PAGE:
With the character of Robin, Miller again messes with Batman fans and iconography. Miller’s new version of Robin, thirteen-year-old Carrie Kelley, a rather miraculously agile teenage girl lacking in any formal training, becomes the new protégé. Frederic Wertham, author of The Seduction of the Innocent, once implied that Robin was Bruce Wayne’s young gay lover. Ever since, everyone and their dog with even a mild disdain or distance from the Batman character has suggested Batman and Robin are an item. Look at Robin’s colourful costume, they say. Look at the singular wealthy bachelor who is Bruce Wayne.
Miller alters the Batman mythos by having the first and notably only female Robin. He adds complexity to Bruce Wayne’s characterization by having Wayne trying to compensate for the death of one of the previous Robins. His attempt at redemption thus defuses any pedophiliac sexual tension between he, a man in his fifties, and an undeniably attractive young woman.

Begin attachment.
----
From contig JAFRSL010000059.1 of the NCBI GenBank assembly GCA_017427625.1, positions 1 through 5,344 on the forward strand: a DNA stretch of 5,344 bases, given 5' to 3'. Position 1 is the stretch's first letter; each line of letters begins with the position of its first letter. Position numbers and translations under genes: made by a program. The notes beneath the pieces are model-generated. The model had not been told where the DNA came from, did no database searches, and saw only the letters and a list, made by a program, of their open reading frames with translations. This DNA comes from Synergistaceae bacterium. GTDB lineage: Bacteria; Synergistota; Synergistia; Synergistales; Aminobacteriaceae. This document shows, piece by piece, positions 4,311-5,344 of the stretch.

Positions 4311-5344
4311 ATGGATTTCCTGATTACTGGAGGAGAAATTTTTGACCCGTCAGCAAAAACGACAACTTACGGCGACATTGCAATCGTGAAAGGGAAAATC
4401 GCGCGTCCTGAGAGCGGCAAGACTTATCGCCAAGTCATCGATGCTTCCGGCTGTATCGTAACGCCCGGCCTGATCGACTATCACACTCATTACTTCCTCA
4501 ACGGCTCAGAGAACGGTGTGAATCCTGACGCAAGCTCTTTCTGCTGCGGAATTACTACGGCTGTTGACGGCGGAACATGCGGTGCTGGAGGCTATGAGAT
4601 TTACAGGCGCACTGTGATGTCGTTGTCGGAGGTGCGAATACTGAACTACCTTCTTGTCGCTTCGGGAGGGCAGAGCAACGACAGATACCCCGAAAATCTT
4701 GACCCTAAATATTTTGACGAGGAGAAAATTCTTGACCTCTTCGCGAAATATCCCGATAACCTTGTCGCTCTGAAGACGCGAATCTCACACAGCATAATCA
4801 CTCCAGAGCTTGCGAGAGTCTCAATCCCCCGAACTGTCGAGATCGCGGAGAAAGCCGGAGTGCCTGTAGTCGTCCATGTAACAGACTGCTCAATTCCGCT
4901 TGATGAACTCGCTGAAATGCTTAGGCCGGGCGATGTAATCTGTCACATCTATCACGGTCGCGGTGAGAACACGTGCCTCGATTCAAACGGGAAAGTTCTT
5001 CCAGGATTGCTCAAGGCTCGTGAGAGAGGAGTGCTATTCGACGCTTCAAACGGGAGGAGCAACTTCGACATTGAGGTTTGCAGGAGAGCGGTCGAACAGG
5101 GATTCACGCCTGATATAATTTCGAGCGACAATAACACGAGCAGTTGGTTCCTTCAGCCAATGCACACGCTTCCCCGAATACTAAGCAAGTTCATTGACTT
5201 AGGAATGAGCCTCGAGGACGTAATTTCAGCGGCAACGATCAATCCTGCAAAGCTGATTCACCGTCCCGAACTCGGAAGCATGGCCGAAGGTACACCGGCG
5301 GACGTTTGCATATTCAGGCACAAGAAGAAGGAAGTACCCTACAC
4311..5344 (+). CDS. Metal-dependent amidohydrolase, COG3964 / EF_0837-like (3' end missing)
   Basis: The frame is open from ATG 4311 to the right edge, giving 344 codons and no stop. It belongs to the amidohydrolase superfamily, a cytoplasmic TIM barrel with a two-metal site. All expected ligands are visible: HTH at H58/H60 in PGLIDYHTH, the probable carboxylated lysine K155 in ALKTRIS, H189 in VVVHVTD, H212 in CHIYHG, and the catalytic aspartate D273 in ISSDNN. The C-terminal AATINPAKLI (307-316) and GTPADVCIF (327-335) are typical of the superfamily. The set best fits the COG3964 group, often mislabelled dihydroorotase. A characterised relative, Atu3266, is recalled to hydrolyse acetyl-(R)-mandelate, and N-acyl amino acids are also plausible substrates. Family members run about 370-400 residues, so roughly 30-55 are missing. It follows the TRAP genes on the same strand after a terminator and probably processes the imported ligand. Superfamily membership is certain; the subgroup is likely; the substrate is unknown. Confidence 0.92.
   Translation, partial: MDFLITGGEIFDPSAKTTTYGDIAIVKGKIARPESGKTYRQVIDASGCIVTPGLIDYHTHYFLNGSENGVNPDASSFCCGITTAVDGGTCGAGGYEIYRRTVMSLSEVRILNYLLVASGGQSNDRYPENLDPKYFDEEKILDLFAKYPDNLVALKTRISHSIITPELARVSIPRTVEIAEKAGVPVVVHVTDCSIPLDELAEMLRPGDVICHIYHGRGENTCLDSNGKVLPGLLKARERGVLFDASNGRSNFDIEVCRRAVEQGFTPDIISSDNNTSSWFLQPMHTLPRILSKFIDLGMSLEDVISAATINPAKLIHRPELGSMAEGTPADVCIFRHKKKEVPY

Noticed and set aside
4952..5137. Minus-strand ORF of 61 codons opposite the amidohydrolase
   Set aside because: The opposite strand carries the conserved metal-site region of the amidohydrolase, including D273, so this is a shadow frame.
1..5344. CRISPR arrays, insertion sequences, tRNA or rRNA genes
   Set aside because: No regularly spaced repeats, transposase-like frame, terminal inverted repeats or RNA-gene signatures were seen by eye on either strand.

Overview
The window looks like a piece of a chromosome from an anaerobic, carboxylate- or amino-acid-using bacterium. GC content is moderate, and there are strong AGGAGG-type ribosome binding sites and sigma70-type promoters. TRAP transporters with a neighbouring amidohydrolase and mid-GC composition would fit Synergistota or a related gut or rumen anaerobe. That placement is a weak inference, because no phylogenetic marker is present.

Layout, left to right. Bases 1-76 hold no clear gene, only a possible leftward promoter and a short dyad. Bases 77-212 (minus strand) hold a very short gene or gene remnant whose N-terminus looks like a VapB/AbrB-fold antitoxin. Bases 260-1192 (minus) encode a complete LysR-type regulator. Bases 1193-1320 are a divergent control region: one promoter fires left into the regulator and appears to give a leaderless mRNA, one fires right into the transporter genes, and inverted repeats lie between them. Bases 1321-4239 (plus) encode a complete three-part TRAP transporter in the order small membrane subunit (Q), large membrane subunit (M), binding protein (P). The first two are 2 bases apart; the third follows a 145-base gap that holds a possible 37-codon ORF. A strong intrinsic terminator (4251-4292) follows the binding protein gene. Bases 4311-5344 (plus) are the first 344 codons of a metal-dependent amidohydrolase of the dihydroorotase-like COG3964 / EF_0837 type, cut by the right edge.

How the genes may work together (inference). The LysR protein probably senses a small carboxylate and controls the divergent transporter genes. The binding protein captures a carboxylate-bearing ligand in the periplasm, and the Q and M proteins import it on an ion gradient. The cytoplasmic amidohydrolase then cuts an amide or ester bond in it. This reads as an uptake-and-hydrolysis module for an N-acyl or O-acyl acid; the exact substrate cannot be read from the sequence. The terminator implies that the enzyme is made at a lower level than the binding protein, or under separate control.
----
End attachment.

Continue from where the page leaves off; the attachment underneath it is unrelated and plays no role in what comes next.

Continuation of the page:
In one scene, Batman grabs Robin’s hand, preventing her from plummeting to her death from an airborne helicopter. She then wraps her legs around him. He repeats “Good soldier, good soldier” as a mantra as he hugs her in return. It’s an odd portrait of intimacy with an implicit sexual connotation. She is wrapping her legs around his waist, after all. I did not conjure up this last theory about their embrace. A colleague did, who is not at all a huge Batman fan.  We shall dub him the Menace of Barbosa.

In this way, Miller messed with these DC Comics icons and mixes in gay characters whose roles are charged and somewhat questionable. Why must such antagonists, for all intents and purposes, be gay characters? And if you're messing around with icons anyway, why not include some protagonists who are queer? Whether Frank Miller meant for an old man to rediscover his gusto and become a symbol for the unstoppable male id, throwing itself up against the challenges to his hyper masculine identity is, of course, debatable.